Regardless of student status, all University of Connecticut students must pay an additional $500 annually, to offset construction costs for the new Recreational Center, according to University Communications Deputy Spokesperson, Mike Enright.
Opening its doors in late August, the new $100 million state-of-the-art Recreational Center will affect both part-time and full-time University of Connecticut students, footing the same cut of the student fees for the student recreational fee.
Deputy Spokesperson from University Communications, Mike Enright explains, “All students, regardless of part-time or full-time status, pay the student Recreation Center fee of $250 per semester. The fee was not set up to be paid on a ‘sliding scale’, because there is no correlation between the access of the REC Center to full-time or part-time student status.”
The multistory facility, which features a 5,000- square-foot Rock-Climbing space and four fitness zones, is part of a larger trend among colleges aiming to target a greater number of prospective students.
“Research has shown that there are three primary factors that students look at when they’re wanting to attend colleges and universities,” added Executive Director of the Rec Center, Cyndi Constanza. “The first is majors, the second is cost and the third is recreational opportunities,” Constanza shared with UConn Today.
Some UConn students however, have expressed contrasting views, bemoaning that the old Rec Center, though not Club Med standard, was satisfactory.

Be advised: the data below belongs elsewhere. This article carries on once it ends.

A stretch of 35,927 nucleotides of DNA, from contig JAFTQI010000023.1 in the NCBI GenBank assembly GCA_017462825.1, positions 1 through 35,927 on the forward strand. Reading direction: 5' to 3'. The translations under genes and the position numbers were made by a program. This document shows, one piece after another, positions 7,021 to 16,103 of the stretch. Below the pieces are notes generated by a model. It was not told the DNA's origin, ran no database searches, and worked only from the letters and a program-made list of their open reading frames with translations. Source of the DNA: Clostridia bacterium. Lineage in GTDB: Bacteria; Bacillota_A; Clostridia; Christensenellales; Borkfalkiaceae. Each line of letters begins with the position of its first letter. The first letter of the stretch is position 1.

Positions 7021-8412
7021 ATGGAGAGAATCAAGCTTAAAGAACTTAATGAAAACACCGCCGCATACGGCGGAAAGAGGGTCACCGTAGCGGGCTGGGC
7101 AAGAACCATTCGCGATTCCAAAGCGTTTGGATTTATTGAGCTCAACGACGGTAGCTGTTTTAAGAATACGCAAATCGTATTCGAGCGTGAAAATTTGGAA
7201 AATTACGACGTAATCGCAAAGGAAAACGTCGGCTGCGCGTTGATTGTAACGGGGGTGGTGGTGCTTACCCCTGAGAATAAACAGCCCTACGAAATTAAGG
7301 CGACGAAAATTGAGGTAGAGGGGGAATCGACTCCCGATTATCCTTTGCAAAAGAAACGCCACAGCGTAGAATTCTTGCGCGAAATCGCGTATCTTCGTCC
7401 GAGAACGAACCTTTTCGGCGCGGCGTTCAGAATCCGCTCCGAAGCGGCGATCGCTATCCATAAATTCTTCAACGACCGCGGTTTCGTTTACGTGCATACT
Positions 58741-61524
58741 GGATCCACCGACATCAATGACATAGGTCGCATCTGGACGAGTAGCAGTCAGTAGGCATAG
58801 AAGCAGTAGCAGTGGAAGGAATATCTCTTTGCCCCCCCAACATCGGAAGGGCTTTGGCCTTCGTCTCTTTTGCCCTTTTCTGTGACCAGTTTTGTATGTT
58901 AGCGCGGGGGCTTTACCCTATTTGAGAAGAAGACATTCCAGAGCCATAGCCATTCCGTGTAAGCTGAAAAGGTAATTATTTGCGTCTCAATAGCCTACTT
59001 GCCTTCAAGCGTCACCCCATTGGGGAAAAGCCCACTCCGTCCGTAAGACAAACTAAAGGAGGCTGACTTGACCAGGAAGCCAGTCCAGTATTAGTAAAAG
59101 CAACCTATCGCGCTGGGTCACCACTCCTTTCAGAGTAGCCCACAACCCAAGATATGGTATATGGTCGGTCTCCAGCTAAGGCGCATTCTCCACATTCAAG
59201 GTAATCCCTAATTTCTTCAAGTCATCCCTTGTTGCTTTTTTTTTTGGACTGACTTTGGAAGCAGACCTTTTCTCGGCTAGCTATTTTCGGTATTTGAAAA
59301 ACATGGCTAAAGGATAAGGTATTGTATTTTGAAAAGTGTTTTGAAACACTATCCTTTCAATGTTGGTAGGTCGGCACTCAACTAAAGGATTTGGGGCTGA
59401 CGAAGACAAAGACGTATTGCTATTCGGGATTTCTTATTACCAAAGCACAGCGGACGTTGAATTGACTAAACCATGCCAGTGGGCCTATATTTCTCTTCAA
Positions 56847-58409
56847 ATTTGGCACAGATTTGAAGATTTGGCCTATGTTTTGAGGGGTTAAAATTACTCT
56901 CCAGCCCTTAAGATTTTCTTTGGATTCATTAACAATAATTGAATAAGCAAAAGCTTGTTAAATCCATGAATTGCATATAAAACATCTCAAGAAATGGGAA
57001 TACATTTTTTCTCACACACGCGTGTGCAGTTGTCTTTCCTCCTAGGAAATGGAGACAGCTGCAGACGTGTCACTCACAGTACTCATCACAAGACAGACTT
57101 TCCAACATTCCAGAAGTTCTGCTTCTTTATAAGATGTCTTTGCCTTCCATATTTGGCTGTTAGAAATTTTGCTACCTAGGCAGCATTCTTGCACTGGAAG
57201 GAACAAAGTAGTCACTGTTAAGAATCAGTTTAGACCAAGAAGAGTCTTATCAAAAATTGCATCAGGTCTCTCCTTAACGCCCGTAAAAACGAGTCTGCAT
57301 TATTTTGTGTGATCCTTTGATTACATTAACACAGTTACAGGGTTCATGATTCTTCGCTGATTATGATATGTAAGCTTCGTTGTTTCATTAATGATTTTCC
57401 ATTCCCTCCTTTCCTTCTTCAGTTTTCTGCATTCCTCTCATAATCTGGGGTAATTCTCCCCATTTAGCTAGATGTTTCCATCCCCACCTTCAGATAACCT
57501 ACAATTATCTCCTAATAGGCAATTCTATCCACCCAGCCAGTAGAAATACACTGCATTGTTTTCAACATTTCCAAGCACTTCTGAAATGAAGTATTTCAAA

“Its very nice, it’s very fancy. But if it was made a little smaller and maybe less fancier, they could’ve avoided us paying such a hefty price for it. We didn’t have to pay for the old Rec Center, and it served the same purpose, so maybe improvements on that, instead of a whole new facility would’ve been ideal,” expressed Davida Tavan, a fifth semester biology and psychology double major. The pricing, justified by stagnancy in state funding to public universities like UConn, has forced the university to rely on student tuition to offset certain costs.
Seeking to bring clarity to part-time students whom might be predisposed to lesser access to the REC Center by virtue of them not residing on campus, and also being on campus less, as opposed to full-time students, Enright said, “If part-time students were to pay a fee based on student status, it could be argued that part-time students are receiving the same services and access as full-time students at a reduced rate.”
Part-time UConn students are those enrolled in fewer than 12 credits per semester, as opposed to full-time students who attempt at least 12 per semester.
Nicholas Martin is a campus correspondent for The Daily Campus. He can be reached via email at firstname.lastname@example.org